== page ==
I recently went on holiday for a week to the New Forest – not everso far, I’ll admit, but for me, that counts as an overseas trip. We stayed at Sandy Balls holiday park (yes really) on the western edge of the National Park, right by the Avon river valley.
Knowing I was going to be staying in a holiday park, and likely to be doing some walking in a more rural place than I normally hang out, I took with me a couple of new bits of kit that I’ve recently acquired. The WakaWaka charger and light are solar-powered devices, one is a combo of phone charger and LED torch, and the other is just a torch. I left behind my normal 10000mAh charging brick and took these two relatively light gadgets instead. Continue reading Review: WakaWaka Power+ and Light
These days I’m out and about a bit, so I got myself a fitness tracker from Hi Tec to see how that worked. I had a rival tracker last year for a while (Misfit Shine), but eventually gave up with it, as it wouldn’t communicate with my phone in any meaningful way. So with a new year, I decided to make a new start – and strapped on the Hi-Tec Trek Plus Activity Tracker.
The wearables market is a crowded one, with a whole load of different companies vying for the attention – and the money – of those comfortable, techie middle-class folk who like to imagine exercise is downloadable. Now I’m not a great one for exercise for its own sake – but I do sometimes get to do some exercise in the course of my work. And I don’t just mean pushing that heavy, heavy mouse around. I was interested to see how the Activity Tracker dealt with that.
It’s now been two months, so it’s time for me to report back.
Continue reading Review: Hi-Tec Trek Plus Activity Tracker
I’m hoping to spend a lot more time out patrolling the countryside this year, and so I have been on the lookout for a new pair of boots. And given the wet winter we have had, I’ve been looking quite hard at the Hi-Tec waterproof range. So these last few weeks I’ve been testing out a nice new pair of Hi-Tec Altitude Pro walking boots. Are they just stylish weekend hiker-clogs; or reliable workhorses? My old plates have been finding out. Continue reading The Ranger re-booted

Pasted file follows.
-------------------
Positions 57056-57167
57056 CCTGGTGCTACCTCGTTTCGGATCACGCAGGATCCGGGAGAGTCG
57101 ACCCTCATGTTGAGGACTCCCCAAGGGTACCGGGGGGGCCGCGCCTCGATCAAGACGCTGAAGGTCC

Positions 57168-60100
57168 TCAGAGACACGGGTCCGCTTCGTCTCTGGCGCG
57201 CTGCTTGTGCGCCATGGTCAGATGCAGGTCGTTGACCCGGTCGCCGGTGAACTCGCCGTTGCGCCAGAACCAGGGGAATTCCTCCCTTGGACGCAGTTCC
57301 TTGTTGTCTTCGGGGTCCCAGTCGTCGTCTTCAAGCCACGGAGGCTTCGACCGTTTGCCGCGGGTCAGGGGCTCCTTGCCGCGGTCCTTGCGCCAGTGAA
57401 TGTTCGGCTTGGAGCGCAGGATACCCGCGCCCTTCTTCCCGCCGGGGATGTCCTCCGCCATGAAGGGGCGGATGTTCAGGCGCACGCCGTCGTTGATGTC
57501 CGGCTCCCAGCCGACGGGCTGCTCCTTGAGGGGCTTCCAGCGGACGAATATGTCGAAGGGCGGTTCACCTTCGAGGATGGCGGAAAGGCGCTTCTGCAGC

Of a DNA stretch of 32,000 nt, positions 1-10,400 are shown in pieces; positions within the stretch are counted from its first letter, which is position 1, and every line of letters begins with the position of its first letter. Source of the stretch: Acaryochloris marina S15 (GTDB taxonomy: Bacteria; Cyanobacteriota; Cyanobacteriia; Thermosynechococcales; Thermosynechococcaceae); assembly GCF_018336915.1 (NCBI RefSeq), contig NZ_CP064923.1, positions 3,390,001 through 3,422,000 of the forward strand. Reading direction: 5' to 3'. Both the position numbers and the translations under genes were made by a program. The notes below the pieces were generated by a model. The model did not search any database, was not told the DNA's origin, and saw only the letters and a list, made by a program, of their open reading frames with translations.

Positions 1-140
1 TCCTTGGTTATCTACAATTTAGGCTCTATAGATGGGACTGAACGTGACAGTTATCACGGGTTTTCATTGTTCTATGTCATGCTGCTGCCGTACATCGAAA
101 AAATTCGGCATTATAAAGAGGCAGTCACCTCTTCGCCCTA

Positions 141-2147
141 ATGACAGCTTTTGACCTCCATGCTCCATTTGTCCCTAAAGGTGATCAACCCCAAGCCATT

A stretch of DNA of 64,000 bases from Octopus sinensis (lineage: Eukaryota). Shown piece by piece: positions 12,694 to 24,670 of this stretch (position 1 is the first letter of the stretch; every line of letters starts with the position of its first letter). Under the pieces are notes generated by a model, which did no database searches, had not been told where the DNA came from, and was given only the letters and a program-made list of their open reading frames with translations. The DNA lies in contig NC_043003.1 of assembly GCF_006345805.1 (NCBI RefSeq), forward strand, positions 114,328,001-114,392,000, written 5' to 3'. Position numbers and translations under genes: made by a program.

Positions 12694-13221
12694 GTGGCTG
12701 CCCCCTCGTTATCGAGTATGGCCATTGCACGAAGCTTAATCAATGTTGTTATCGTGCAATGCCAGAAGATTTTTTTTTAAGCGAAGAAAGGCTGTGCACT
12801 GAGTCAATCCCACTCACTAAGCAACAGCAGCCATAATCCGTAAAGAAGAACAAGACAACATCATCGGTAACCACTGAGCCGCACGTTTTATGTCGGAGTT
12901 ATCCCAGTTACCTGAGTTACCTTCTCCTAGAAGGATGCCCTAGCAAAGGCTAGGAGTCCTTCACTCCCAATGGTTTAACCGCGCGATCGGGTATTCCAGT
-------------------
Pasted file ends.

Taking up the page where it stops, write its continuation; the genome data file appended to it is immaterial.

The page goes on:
A friend bought me ‘A Year in the Woods: The Diary of a Forest Ranger‘, by Colin Elford. I picked up the book with a certain apprehension – the second-hand bookshops’ natural history shelves are stuffed with glossy tomes under that kind of title; giving accounts either uncomfortably twee or tediously focussed on shooting, fishing, horses or birds. The cover gave me some hope, being a gentle New Naturalist-style linocut rather than a breathless photo of some generic deer in the leaves.
Once I began to read, my concerns evaporated within a few paragraphs. For this is a direct book. Colin Elford writes succinctly, writing as much as he needs to and no more. The reader can almost feel and smell the forest and its hidden life as Elford’s measured voice describes it with the kind of understated eloquence that one might be more accustomed to hearing from David Attenborough. Continue reading Book review: A Year in the Woods, Colin Elford
In 2010, the People’s Trust for Endangered Species produced Britainâ€™s Mammals â€“ a concise guide, which I said was “aÂ rich delight to read”. So when I heard that another book in the same series was on its way, I was naturally interested. That book is Urban Mammals – a concise guide. Unlike its predecessor, the cover credits the author, former biochemist and erstwhile Edinburgh FringeÂ performer David Wembridge, who works asÂ Surveys Coordinator for PTES.
Urban Mammals is an interesting and well-presentedÂ tour through a selection of mammals that might be found inÂ Britain’sÂ urbanÂ environments.Â In the introduction, it gives the striking example of Jennifer Owen of Leicester, who in 30 years managed to identify over 2,500 species of plants and animals in her own suburban garden, including four that were new to science. This leads on to an interesting discourse on the extent and value of urbanÂ habitats, and the inevitable difficulty in defining them. Then it is onto the guide, which forms the main body of the book. In this, a selection of mammal species are given a page or more of description. Interspersed amongst these guide pages are various boxes and case studies which add background – for example, two pages on bats inÂ buildingsÂ by another author. These are valuable but sporadic, and do make it difficult to know whether the book is best used as a guide that one should browse, or a reference book to read through systematically and enjoy. Continue reading Book review: Urban Mammals – a concise guide